Our increasingly globalized environment, typified by the significant role of transnational interactions, raises urgent concerns of grave transnational wrongs. But both the conventional way of analyzing these encounters through choice of law (or conflict of laws) rules and the emerging strategies to address the inadequacies of these rules — through either devising exceptional means for extraterritorial application or extending vertical rights to nonstate actors — are rooted in a statist paradigm, which fails to capture the interpersonal crux of these grievances. In this Essay we argue that this categorical mistake relies on an implicit misguided, albeit prevalent, misconception of private law as essentially statist and paradigmatically libertarian. We claim that a more careful analysis of our private laws can help distilling private law’s normative DNA, which is neither statist nor libertarian. This DNA is premised instead on a profound commitment to reciprocal respect to self-determination and substantive equality. Because this commitment is the jus gentium of our private laws, it can and should be understood as a manifestation of our interpersonal human rights, which should function both as a premise for criticizing domestic rules and as the foundation of aggrieved parties’ standing vis-à-vis those who wronged them.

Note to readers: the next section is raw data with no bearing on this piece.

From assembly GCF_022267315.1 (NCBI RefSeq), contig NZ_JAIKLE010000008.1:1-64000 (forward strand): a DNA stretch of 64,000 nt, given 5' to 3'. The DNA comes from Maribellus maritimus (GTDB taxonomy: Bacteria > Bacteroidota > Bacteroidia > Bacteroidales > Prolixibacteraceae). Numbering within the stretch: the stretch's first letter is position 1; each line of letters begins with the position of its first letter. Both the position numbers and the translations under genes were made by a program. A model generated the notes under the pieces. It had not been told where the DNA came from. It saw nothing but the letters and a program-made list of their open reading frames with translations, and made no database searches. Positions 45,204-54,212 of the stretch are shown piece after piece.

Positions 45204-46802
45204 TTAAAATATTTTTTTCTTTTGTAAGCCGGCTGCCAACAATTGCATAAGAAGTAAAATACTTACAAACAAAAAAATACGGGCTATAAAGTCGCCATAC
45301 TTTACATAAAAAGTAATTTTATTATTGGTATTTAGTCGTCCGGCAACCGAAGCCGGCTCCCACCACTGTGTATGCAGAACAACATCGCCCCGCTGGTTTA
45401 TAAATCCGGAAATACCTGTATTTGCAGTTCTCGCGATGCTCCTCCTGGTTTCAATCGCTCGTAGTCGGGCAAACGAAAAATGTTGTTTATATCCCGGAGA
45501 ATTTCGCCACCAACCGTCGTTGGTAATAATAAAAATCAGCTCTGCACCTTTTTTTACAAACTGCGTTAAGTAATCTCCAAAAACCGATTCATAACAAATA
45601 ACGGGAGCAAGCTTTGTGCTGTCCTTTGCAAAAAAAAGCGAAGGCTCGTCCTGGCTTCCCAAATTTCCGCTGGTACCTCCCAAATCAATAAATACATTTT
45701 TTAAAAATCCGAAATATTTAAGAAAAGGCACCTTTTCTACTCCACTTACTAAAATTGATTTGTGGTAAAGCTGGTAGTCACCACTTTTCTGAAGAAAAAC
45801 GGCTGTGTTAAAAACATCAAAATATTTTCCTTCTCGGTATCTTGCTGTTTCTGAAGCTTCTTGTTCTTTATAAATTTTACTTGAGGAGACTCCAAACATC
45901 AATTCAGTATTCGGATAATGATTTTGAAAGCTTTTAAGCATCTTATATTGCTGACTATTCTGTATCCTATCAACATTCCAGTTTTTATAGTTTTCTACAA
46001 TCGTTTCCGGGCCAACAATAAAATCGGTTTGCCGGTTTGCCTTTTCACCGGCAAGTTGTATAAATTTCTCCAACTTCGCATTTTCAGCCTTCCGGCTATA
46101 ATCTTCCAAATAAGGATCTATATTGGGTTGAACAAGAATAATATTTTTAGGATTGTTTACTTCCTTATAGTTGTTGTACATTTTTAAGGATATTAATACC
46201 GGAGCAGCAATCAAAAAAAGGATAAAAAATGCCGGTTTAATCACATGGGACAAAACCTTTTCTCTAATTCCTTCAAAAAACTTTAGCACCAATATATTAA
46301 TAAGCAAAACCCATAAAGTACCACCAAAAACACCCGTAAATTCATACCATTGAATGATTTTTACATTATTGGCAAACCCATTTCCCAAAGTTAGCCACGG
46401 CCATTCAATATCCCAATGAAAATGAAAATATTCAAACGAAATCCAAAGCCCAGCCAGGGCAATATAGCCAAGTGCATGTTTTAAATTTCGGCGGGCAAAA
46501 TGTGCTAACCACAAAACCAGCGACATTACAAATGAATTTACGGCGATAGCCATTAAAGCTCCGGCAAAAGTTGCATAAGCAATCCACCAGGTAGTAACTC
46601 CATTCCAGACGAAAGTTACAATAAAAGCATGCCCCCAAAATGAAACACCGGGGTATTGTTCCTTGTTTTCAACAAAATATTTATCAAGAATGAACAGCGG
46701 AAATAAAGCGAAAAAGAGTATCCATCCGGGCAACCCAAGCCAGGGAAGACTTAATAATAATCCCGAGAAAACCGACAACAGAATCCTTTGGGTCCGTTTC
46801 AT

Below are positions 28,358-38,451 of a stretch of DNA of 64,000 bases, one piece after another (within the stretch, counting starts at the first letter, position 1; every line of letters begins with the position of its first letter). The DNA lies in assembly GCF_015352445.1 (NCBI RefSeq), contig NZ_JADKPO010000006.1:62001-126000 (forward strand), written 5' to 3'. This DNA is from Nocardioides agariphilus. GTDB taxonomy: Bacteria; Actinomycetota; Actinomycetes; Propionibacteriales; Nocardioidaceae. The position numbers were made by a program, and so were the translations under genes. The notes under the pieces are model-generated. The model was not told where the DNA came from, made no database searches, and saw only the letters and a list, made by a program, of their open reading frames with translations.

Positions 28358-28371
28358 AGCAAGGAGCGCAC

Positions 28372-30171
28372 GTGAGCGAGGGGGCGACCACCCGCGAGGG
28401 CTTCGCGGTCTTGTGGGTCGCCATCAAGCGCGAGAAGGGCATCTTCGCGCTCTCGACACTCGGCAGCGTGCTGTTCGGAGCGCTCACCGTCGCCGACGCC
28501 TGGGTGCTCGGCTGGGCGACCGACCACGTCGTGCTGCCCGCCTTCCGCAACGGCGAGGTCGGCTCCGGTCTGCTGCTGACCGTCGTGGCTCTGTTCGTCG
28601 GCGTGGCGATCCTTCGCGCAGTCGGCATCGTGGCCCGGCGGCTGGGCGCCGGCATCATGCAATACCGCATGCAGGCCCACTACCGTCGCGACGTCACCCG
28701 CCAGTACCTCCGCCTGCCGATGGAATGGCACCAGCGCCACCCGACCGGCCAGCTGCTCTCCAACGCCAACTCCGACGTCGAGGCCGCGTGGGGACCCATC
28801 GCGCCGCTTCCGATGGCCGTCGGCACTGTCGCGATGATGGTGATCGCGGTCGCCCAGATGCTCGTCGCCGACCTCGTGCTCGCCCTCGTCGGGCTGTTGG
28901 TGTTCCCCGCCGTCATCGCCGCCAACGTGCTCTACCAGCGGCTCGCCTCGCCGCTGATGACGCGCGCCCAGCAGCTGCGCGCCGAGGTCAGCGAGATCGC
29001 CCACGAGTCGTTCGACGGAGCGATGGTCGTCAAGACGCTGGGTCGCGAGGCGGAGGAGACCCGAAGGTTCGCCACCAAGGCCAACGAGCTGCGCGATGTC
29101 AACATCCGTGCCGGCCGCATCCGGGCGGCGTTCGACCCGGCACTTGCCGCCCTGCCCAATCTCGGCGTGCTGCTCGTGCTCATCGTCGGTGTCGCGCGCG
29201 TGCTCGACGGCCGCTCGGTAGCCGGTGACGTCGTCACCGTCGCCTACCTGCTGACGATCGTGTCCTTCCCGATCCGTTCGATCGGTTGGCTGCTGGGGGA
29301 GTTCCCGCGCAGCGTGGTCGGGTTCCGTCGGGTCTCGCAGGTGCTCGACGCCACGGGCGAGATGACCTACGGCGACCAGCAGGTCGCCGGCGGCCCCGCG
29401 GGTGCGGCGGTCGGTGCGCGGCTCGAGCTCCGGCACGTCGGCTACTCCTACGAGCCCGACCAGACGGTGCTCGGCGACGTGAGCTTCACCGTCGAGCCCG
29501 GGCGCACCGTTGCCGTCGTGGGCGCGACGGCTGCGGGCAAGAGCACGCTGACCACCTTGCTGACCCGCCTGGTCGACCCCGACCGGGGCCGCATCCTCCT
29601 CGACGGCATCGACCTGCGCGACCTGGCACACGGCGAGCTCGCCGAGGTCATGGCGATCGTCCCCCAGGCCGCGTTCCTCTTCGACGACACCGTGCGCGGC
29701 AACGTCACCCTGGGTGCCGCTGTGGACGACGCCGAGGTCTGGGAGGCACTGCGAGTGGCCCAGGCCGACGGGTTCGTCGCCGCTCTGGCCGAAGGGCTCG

Dagan, Hanoch and Dorfman, Avihay, Interpersonal Human Rights and Transnational Private Law (October 27, 2016).